A Level Computer Science Course

A level Computer Science at Ashbourne is an intensely creative and exciting subject that equips students with the skills and language to create innovative software programs with potentially far-reaching applications in the real world.

Why study A level Computer Science?

Almost every aspect of modern life is affected by computing from running our personal and social lives using the internet, mobile devices and home appliances, to complex programs that help businesses and public services run smoothly. Vast networked systems of computers control global communication, trade, finance and transportation, and much more besides.

Studying A level Computer Science will open a window for you to discover how computers work and enable you to design and determine what they do. Given that Artificial Intelligence is fast shaping the world we live in it is vital to open this field to a wide and diverse community who can begin to represent those around them. You will need a good grasp of Maths and be willing to learn the language of code. Once you crack it though you will be able to deconstruct it and build up your own vocabulary.

You will also become a skilled problem solver able to analyse and break down problems to find the most efficient and effective solutions. After a while you will apply these skills to your everyday life not just to technical problems.

A level Computer Science at Ashbourne

Ashbourne A level Computer Science students will develop a broad technical understanding of Computer Science and will be able to write their own programs using Visual Basic.Net and Python Programming Language – one of the most widely used coding languages today. Ashbourne uses the latest iMacs, connected wirelessly, and Smartboard technology.

Ashbourne A level students achieve outstanding A level results, receive plenty of individual attention and go on to top UK universities.

Ashbourne students seize the challenge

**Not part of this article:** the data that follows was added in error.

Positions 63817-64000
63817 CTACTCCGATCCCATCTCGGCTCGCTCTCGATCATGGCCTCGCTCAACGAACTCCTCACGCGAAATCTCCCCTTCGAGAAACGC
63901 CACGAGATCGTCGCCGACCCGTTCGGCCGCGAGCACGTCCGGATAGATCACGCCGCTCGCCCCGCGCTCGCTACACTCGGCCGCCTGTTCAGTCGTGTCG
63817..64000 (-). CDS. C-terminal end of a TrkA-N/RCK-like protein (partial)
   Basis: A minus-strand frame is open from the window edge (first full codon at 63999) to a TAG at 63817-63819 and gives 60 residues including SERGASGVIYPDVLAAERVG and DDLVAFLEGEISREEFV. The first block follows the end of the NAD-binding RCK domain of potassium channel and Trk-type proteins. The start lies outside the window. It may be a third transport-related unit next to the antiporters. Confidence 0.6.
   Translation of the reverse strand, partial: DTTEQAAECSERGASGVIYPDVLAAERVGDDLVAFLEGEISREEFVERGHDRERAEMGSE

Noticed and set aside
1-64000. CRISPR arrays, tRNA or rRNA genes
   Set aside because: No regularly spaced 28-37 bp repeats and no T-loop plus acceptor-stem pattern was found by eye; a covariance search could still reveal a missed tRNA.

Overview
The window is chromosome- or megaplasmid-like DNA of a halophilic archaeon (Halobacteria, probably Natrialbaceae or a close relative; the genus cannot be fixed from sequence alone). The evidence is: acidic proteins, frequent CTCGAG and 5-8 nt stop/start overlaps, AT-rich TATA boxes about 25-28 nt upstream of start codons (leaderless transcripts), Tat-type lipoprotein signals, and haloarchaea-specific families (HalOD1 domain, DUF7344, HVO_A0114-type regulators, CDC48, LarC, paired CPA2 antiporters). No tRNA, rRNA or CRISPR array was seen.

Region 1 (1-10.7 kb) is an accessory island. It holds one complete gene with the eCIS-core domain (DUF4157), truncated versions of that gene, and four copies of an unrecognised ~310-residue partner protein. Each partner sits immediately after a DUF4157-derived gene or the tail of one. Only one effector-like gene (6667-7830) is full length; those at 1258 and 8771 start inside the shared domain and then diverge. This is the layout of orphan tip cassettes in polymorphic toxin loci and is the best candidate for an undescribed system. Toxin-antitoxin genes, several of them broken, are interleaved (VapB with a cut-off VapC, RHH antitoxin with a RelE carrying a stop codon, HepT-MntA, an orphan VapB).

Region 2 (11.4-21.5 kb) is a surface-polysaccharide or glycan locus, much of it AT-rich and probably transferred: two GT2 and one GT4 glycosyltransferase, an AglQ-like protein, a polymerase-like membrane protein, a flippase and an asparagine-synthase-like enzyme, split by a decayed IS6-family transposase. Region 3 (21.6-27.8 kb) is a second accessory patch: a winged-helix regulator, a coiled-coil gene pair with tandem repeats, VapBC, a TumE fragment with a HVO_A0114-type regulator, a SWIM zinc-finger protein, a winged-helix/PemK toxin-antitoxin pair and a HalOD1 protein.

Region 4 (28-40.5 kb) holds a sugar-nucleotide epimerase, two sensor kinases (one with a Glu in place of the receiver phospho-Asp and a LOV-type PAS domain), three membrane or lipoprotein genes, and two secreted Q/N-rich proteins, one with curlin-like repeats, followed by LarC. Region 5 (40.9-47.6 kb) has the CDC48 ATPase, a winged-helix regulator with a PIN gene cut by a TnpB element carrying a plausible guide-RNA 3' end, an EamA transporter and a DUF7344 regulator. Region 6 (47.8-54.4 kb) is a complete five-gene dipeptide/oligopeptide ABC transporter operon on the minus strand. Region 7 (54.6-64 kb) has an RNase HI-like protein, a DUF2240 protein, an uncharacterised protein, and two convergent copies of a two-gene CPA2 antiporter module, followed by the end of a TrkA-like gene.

Ashbourne students are encouraged to take part in a variety of prestigious competitions, challenges and courses that enable them to expand their understanding in computer science.

Oxford University Computing Challenge
Former student Alex Vlasto won third place in the Bebras Computing Challenge final hosted at Oxford University. He was among the 100 top-achieving finalists selected from more than 50,000 students nationwide. Ashbourne students have also previously won the top prize. The Challenge introduces students to computational and logical thinking. 

Cipher Challenge
Ashbourne crypto-busting students have also achieved success at the National Cipher Challenge organised by the school of mathematics at Southampton University. Competitors attempt to break increasingly difficult cryptograms to win the top prize.

MIT and Harvard courses
Year 12 students can enter the MIT or Harvard online computer science course CS50, hosted through, where they will develop their understanding of computer science and delve into new areas of artificial intelligence, python and game development. Previous student have received excellent feedback on these courses and some have gone on to teach the skills they have learned in year 13 as part of Ashbourne’s extracurricular club programme.

Beyond A level Computer Science

You can go on to study degree courses in Engineering, Physics, Computer Science, Mathematics, Artificial Intelligence and Computer Games Programming. Some of Ashbourne’s students have also created their own websites and produced complex iPhone and iPad applications with support from the college.

Computer Science also offers students the opportunity to explore other pathways: music production, digital art, architecture – computer aided design and modelling, smart fabric design for fashion, healthcare and other industries; communication networks; sports analysis; crime investigation; weather and financial forecasting; 3D printing; immersive virtual and augmented reality; audio-visual special effects; and robotics, to name but a few.

Which syllabus do we follow?

Ashbourne follows the OCR specification for AS and A level Computer Science.

What is covered in this course?

AS and A level students cover computer systems (01) and algorithms and programming (02). A level students also complete their own programming project (03 or 04). Throughout both courses students will receive intensive practical training in Visual Basic.Net and Python, high-level programming languages.

Computer systems (01)
The Central Processing Unit (CPU) is essentially the nerve centre of a computer through which all information flows. You will examine how this works and how processors differ; for example desk top computers and mobile devices. You will find out how to identify different data types, work out how programs integrate through data exchange and develop your own software using sophisticated coding languages. Privacy, sharing, hacking and the environment are just some of the legal and ethical issues you will consider in the development of software and its applications in current and future technologies.

AS level written exam: 1hr 15mins, 70 marks, 50% of overall result.
A level written exam: 2hr 30mins, 140 marks, 40% of overall result.

Algorithms and programming (02)